TUESDAY, Nov. 1 (HealthDay News) -- Primary human omental adipocytes promote homing, migration, and invasion of ovarian cancer cells to the omentum, and fatty-acid binding protein 4 (FABP4) seems to have a role in metastatic ovarian tumor growth, according to a letter published online Oct. 30 in Nature Medicine.
Kristen M. Nieman, Ph.D., from the University of Chicago, and colleagues investigated why tumor cell preferentially home to and proliferate in the omentum. Adipocytes were extracted and cocultured with ovarian cancer cells. Homing, adhesion, and tumor growth were measured in vitro and in vivo in mice.
The investigators found that homing, migration, and invasion of ovarian cancer cells was promoted by primary human omental adipocytes. These activities were mediated by adipokines, including interleukin-8. In adipocyte-ovarian cancer cell coculture, there was direct transfer of lipids from adipocytes to cancer cells, stimulating tumor growth in vivo and in vitro. In addition, coculture induced lipolysis in adipocytes and β-oxidation in cancer cells. Upregulation of FABP4 was identified in omental metastases compared to primary ovarian tumors, and FABP4 expression was seen in ovarian cancer cells at the adipocyte-tumor cell interface. In mice, FABP4 deficiency considerably impaired metastatic tumor growth.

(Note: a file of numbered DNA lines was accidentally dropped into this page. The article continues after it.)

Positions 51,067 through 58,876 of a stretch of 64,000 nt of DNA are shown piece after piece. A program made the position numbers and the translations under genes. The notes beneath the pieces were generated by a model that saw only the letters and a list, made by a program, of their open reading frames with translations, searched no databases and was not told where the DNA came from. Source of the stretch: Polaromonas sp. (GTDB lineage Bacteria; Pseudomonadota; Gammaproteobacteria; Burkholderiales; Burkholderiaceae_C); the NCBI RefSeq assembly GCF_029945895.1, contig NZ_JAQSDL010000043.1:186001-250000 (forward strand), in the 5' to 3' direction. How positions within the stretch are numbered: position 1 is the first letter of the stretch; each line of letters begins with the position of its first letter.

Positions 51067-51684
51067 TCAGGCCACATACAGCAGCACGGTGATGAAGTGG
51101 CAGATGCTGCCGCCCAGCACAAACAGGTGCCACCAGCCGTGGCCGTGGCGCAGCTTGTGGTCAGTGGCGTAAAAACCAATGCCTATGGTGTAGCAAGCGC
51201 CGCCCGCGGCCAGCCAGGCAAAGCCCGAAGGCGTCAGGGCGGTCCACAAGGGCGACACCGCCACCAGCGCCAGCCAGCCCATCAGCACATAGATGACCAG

"Our findings suggest that adipocytes act as major mediators of ovarian cancer metastasis to the omentum," the authors write. "FABP4, a mediator of lipid trafficking in adipocytes and potentially in tumor cells, may provide a therapeutic target to effectively impede intra-abdominal metastasis and growth."
One of the study authors has intellectual property pertaining to blocking FABP4 for the treatment of metastatic diseases.
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